Valley of The Black Descendants (El Valle de Los Negros) – Q&A; NY Premiere. Sun., Nov. 26th @ 7PM and  Tues., Nov. 28 @ 7PM.

In the Azapa Valley (Chile), an oasis in the driest desert in the world, a group of descendants of enslaved men and women brought from Africa are organizing the first African census in the history of Chile. Their aim is to get official recognition from the State that has concealed their culture and African identity for more than 200 years. Directed by Richard Salgado, Chile, 2017, 52 min. Documentary, Spanish with English subtitles.

Cost: $20

Teachers College, Columbia University
525 W 120th Street
New York NY 10027

 

Films @ the Schomburg: 25th Anniversary Screening of JUICE

Jul 7, 2017 6:30pm – 8:30pm

Released in 1992, the hip hop-fueled drama Juice stars Omar Epps and presents the acting debut of Tupac Shakur, alongside Jermaine “Huggy” Hopkins, Khalil Kain, and Samuel L. Jackson. Join us for a screening of this 90s classic and talkback with the film’s director Ernest Dickerson, actor Kahlil Kain (“Raheem”), and surprise guests on the 25th anniversary of the film. Following the film will be a 90s music-themed after party.

Please be advised that this film is rated R (age 17+) for strong language and some violence.

Cost: FREE! For free events, we generally overbook to ensure a full house. All registered seats are released 15 to 30 minutes before start time, so we recommend that you arrive early.

Contact: Schomburg Center for Research in Black Culture

Location: 515 Malcolm X Boulevard at 135th Street, New York NY 10037 US

http://www.calendarwiz.com/calendars/popup.php?op=view&id=113061277&crd=welcometoharlem

A Famous Chef, a Family Affair

Chef Marcus Samuelsson

On Tuesday night, chef Marcus Samuelsson cooked dinner for 35 in his Harlem apartment to benefit the Maysles Institute, a nearby not-for-profit documentary film house and community education center.

“They have a fantastic institution that is both international and local,” said Mr. Samuelsson. “When I opened Red Rooster, I went to them for guidance on how to be an incredible neighbor.”

The event was a family affair for Mr. Maysles, the prolific documentary filmmaker known for such films as “Grey Gardens” and “Gimme Shelter.” His wife, Gillian Walker, selected Indian saris to dress the dinner tables. Their son Philip was DJ and checked coats; their daughters Sara and Rebekah served dinner, along with the institute’s directors and its accountant.

An oyster dish

An oyster dish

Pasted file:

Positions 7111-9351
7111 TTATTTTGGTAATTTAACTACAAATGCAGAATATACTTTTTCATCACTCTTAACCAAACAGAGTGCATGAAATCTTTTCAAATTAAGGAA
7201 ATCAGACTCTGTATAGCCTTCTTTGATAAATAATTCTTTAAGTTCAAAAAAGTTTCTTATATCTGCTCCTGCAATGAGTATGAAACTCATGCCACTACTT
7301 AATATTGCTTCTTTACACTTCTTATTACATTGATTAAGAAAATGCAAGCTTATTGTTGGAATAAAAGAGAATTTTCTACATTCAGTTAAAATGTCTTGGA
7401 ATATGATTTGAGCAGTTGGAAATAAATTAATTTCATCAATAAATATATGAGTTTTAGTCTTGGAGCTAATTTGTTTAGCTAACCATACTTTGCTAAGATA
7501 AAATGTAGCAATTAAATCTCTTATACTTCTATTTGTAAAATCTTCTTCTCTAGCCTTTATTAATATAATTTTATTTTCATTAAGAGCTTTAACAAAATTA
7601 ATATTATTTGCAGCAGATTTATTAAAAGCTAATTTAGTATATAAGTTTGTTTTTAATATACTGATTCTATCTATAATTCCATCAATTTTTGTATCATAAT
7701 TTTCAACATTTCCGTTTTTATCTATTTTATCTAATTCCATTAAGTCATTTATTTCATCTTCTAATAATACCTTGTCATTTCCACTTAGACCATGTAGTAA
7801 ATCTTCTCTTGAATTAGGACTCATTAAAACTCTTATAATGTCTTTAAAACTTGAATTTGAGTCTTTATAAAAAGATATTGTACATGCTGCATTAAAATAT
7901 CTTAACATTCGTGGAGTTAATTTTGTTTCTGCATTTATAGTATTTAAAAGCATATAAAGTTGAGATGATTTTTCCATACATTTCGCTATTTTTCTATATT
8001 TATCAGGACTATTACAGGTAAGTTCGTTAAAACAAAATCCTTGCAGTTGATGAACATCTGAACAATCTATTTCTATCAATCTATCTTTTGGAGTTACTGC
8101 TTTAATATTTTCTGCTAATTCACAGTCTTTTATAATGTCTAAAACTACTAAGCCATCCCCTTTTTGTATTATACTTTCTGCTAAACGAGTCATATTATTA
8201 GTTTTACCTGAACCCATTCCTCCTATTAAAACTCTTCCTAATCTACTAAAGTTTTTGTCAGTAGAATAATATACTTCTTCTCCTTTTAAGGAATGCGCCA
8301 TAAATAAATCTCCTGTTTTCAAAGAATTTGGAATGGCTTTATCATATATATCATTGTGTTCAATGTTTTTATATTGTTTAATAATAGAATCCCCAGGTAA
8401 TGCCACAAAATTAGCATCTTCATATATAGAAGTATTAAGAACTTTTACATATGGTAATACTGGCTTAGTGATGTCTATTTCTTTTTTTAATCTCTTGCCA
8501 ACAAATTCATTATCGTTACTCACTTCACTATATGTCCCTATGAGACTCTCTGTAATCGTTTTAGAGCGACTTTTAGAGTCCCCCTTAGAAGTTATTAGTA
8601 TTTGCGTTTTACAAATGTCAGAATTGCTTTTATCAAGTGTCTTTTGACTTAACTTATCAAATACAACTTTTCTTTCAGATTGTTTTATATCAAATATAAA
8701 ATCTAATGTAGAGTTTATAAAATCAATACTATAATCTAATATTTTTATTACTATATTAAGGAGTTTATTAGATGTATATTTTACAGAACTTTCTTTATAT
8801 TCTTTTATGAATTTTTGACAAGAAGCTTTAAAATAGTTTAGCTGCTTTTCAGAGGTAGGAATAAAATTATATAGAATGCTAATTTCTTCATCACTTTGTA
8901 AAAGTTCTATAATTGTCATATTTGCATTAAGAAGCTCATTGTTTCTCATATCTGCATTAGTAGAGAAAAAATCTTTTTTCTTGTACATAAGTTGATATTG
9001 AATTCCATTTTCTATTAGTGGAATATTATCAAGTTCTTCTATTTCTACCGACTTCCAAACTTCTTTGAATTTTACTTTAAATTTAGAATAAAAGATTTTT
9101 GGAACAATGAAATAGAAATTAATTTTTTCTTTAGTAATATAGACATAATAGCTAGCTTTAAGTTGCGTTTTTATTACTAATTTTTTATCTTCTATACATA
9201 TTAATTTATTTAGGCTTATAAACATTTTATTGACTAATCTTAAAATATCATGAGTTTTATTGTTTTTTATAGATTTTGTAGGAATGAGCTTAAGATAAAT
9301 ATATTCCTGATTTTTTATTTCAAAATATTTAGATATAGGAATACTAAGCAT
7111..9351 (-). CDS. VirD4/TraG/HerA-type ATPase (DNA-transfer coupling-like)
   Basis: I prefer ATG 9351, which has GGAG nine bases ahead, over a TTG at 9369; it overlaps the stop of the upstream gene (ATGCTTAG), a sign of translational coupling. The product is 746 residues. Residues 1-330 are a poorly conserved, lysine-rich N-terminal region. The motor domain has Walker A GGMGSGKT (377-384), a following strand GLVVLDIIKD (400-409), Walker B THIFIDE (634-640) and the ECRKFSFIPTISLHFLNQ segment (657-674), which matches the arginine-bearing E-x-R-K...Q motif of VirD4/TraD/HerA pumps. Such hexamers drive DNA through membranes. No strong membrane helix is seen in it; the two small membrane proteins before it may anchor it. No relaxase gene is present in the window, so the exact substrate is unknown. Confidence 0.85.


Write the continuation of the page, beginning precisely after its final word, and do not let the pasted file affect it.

“We’re using our money wisely,” said chair of the board Amanda Benchley, who became enchanted with the Maysles after visiting with them in their Harlem brownstone. “About an hour in I started making cucumber sandwiches with Gillian because it was 4 o’clock and that’s what they do everyday at 4 o’clock,” she said. “I stayed for four hours. I roll very easily into that kind of environment.”

The evening’s menu was made up of “all things Albert loves,” said Mr. Samuelsson: oysters on the half shell, fried chicken, Ethiopian ramen, warm farro salad and coffee-roasted duck, as well as dark chocolate and strawberry ice cream made by Ms. Walker.

Albert Maysles chats with Iris Apfel.

Albert Maysles chats with Iris Apfel.

Mr. Maysles, who will turn 86 in a couple of weeks, was seated next to 91 year-old fashion icon Iris Apfel, the subject of one of his work-in-progress documentaries. Otherwise the evening was populated by the friends of Ms. Benchley and her co-hosts, Kate and Andy Spade.

“Al played Santa in our ad campaign,” said Ms. Spade.

How did he fare on the other side of the camera?

“He was fantastic,” said Mr. Spade. “Rather than hire models, we brought in his friends. We paid the institute and got better models than we could have from an agency.”

The dinner table

The dinner table

This week the institute is showcasing a typically eclectic roster of films: “T.V. Transvestite,” a rarely seen 1982 drag culture documentary; “Unseen Tears,” about a Native American boarding school in Western New York; and “The Central Park Five,” Ken and Sarah Burns’s film revisiting the wrongful rape conviction and imprisonment of five Harlem teenagers in 1989.

“We all know that we should love our neighbors,” said Mr. Maysles. “But how are we going to love our neighbors if we don’t even know them?”

A version of this article appeared November 15, 2012, on page A25 in the U.S. edition of The Wall Street Journal, with the headline: A Famous Chef, A Family Affair.

Advancing Uptown Arts Renaissance, Pop-Up Gallery Spotlights African Beauty and Brutality

A bold new show at Art in FLUX Harlem illuminates the brutal practice of female circumcision and the horrors of homophobia in traditional African cultures, while also celebrating the continent’s gifts. Called “Echoes,” the exhibits join the effort by local artists and curators to breathe life into the uptown arts scene.

“We’re trying to highlight the differences, or the cultural richness, of the African continent,” said Ibou Ndoye, one of the exhibit’s two curators, referring to the 17 artists’ varying backgrounds. The exhibit continues through the month.

Continue reading